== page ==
LiDAR is a new technology that will likely prove to be more useful than aerial photography. EFRs are ideal places to explore this new technology due to the abundance of essential, background data at EFRs. Its availability at EFRs would also result in many new research projects at the forests. It would provide consistent and high resolution DEMs for researchers at these sites and allow creation of precise topographic maps for hydrologic modeling, mapping and landscape histories. Vegetation analyses from LiDAR are starting to show utility for numerous parameters including species maps, tree height, density and distributions, LAI and biomass as well as vegetation modeling. (Several USFS PNW pub links for LiDAR vegetation analyses:
FS Pub 7347 FS Pub 24843
LiDAR Remotoe Sensing Data Collection:HJ Andrews and Willamette National Forest, November 14, 2008, Watershed Sciences Report Technical Details of the HJ Andrews and Biscuit Fire Projects(PDF file) USGS web page about LiDAR LiDAR Projects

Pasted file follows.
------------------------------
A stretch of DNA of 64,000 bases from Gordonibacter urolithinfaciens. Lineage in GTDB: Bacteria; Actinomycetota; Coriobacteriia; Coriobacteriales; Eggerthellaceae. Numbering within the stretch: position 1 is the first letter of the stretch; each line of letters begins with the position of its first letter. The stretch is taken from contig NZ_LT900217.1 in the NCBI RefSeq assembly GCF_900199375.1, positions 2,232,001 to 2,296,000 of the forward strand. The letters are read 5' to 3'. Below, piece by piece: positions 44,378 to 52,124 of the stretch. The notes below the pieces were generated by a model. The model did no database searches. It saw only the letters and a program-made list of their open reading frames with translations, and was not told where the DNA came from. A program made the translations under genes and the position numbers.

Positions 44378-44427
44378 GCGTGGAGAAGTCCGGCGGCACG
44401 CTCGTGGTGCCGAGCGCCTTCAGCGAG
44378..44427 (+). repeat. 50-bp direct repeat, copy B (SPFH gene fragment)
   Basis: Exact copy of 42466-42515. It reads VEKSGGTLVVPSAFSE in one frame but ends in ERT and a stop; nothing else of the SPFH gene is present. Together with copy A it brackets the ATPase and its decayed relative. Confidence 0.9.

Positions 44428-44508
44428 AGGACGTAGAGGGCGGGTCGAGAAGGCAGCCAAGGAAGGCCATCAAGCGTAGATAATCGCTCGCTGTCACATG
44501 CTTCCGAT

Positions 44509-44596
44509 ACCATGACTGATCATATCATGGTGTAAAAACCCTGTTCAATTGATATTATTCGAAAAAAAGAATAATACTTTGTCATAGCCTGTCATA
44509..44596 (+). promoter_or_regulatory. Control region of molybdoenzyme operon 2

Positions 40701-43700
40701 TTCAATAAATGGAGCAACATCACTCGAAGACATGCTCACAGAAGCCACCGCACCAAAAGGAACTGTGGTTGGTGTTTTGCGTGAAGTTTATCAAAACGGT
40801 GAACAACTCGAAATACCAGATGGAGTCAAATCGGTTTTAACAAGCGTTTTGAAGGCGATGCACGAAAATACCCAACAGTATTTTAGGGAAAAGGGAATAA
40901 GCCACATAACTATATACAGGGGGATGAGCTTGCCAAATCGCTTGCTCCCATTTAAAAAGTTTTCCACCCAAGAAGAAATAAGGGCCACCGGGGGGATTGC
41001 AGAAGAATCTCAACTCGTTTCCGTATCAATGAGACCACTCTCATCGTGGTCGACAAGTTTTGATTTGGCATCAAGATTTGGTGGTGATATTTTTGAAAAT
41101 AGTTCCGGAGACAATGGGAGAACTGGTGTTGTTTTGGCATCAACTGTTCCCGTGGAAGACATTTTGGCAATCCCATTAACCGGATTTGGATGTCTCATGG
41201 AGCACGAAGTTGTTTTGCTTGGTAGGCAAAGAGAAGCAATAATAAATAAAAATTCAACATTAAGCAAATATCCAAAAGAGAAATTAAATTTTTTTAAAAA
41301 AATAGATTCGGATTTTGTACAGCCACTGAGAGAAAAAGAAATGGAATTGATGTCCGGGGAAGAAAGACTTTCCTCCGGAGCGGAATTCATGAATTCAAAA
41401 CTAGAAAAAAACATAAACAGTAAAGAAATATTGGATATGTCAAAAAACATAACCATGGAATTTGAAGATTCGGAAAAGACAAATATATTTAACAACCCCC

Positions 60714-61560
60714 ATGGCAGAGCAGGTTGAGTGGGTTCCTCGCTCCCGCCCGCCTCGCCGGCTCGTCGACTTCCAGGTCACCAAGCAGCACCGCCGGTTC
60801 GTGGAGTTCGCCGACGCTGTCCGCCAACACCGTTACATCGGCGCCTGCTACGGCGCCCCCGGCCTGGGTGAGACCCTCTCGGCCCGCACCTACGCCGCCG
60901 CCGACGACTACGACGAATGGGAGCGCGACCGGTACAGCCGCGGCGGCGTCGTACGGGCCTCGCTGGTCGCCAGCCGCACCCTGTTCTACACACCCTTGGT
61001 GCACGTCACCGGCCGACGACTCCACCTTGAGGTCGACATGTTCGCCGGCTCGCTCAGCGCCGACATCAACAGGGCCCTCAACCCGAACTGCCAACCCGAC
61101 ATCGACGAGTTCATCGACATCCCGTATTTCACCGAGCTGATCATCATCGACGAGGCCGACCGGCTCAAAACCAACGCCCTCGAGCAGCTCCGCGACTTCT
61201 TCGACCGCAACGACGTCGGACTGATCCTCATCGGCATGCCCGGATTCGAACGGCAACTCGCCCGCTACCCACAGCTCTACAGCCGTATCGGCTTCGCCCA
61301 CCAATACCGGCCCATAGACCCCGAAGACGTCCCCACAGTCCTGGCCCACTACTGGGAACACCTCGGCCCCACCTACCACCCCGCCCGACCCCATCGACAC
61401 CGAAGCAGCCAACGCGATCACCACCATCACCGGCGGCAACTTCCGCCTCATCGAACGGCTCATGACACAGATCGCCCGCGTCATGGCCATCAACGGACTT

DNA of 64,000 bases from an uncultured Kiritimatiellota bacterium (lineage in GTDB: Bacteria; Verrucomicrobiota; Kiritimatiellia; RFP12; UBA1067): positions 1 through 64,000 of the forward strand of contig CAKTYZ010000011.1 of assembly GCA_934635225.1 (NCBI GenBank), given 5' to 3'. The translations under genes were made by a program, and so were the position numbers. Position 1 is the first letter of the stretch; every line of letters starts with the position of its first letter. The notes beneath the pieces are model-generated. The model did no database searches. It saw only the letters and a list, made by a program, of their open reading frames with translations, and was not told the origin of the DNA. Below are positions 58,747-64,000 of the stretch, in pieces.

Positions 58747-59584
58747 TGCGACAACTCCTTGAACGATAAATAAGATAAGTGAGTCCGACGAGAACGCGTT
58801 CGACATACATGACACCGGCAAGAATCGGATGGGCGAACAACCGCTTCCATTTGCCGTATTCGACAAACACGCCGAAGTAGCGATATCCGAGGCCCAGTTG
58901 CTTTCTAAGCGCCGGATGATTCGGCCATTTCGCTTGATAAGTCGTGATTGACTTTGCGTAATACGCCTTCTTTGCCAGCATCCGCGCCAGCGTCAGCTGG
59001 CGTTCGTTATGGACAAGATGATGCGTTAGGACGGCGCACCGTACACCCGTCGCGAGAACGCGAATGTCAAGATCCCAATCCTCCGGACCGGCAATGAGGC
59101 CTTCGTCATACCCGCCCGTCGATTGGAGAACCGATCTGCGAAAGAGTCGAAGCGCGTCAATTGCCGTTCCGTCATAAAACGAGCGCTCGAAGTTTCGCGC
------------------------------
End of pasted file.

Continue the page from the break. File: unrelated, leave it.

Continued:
HJ Andrews Data: To be flown spring 2008 (leaf off), and available by late summer or fall
Technical/Data: Theresa Valentine Research Questions: Sherri Johnson
Hard copy aerial photographs (9x9 format) are available for the HJ Andrews for the following years:
Year of Flight Flight Line Map 1946 yes 1949 yes 1959 yes 1967 yes 1972 yes 1979 yes 1990 no 1996 no
These photos are in the process of being scanned, and will be available on-line in the near future.
There are additonal photos available within the Forest Science Data Bank (FSDB). These photos are archived and available for checkout on request.
They are not digital. FSDB Aerial Photography Inventory
Contact for aerial photographs: Theresa Valentine
A digital orthophoto quadrangle (DOQ) is a computer-generated image of an aerial photograph in which image displacement caused by terrain relief and camera tilts has been removed. It combines the image characteristics of a photograph with the geometric qualities of a map.
CD Library: DOQ's are currently stored on CD's in FSL 354, and are available for the following years: 1994, 2000, 2003, and 2004. There is an index available that indicates the extent of the coverage for each year. Contact On-line Resources: Statewide 2005 0.5 meter aerial imagery is available on-line for Oregon: Oregon Imagery Explorer You can stream the imagery into your application or view and/or download the imagery. Follow the instructions at the link.